Some Campgrounds Still Closed After Record-Setting Winter

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ELDORADO NATIONAL FOREST -- Early June is when the camping season in the high Sierra is usually well underway. But despite the warmer temperatures we've been seeing, it's been a slow start for would-be campers thus far.

Campers in the Crystal Basin Recreation Area of the Eldorado National Forest didn’t have to worry about crowds Thursday.

“We made plans to come up here three months ago, we thought it would be nice, warm and sunny, but we’ll make do," said camper Frank Duran.

There haven't been enough warm and sunny days in many of the higher campgrounds in the Sierra. Wrights Lake Rec Area won’t be open for another month.

"Above 6,000 feet there may still be snow and some delayed openings," said Jennifer Chapman, spokesperson for the Eldorado National Forest.

One of those places is the popular Loon Lake campground, which is two weeks behind after it got hit hard this winter.

Rockslides on Ice House Road and trees knocked over by the weight of the snow have made getting there a challenge. While most of the snow is melting fast, trees that fell over the winter damaged picnic benches.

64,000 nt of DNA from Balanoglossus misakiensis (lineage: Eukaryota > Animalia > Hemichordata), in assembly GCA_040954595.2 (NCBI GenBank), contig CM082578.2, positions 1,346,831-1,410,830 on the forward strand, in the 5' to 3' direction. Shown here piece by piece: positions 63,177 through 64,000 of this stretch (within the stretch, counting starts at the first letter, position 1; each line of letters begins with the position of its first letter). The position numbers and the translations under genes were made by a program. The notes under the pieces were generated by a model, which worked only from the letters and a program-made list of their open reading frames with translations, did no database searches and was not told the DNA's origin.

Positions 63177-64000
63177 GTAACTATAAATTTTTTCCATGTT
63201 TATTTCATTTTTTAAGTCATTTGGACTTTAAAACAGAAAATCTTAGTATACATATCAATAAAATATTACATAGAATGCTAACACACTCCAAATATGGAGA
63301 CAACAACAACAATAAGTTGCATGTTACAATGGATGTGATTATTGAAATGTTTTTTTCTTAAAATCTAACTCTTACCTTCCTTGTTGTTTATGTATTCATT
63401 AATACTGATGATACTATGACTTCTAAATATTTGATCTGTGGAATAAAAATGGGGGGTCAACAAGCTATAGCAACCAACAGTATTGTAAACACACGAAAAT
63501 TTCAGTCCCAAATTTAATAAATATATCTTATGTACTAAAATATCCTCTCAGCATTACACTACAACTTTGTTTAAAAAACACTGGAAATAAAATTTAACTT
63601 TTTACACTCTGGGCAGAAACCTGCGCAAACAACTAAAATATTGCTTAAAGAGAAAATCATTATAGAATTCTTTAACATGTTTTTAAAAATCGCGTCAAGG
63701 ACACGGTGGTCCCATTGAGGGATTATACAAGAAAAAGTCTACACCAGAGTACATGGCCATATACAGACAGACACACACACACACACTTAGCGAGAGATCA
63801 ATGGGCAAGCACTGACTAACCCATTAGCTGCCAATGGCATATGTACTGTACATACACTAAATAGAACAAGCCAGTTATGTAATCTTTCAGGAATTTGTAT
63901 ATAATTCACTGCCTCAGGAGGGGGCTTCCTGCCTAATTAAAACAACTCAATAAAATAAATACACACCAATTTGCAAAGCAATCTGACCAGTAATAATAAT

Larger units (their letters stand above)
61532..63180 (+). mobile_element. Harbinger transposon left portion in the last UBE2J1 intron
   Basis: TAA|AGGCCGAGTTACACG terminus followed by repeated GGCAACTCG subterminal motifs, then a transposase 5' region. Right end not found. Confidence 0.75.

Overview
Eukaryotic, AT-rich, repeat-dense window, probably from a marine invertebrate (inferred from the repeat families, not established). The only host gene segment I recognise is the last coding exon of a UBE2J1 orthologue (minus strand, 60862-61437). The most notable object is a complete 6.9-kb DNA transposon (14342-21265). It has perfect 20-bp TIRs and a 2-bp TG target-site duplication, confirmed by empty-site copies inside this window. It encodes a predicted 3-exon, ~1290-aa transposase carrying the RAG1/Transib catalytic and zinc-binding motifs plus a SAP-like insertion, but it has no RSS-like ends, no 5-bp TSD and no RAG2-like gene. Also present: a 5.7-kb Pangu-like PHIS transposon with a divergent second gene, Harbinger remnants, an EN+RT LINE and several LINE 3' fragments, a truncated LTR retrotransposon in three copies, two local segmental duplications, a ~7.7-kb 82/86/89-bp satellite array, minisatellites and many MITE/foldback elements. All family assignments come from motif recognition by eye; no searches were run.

Loon Lake is the exception. There are many lower-elevation campgrounds in the Eldorado National Forest that are open.

One group from the Bay Area will wait for better weather this weekend at Jones Fork Campground at the Union Valley Reservoir. And Frank Duran and Alisha Wills were redirected after they were told Loon Lake was still closed. With a crazy weather year, they say it could have been worse.

“Could have been flash floods, could have been a lot more mess, could have been a lot more trees fallen down on the road on the way," Wills said.

But there are still dangers that lurk in the aftermath of the heavy winter. Trees are weakened and can fall, and landslides can still happen. The biggest danger is high water along streams and creeks.

"Streams are going to have high water. High water is always a problem in spring melt time period, but you have to be really careful around our streams and rivers this year," Chapman said.

Despite the drawbacks, some are determined to enjoy their camping experience.

"This is nice, it’s nice and quiet and weather’s not bad, I’ve had worse," Wills said.

Forestry officials say there are over 50 campgrounds in the Eldorado National Forest, you can check campground conditions by checking their website.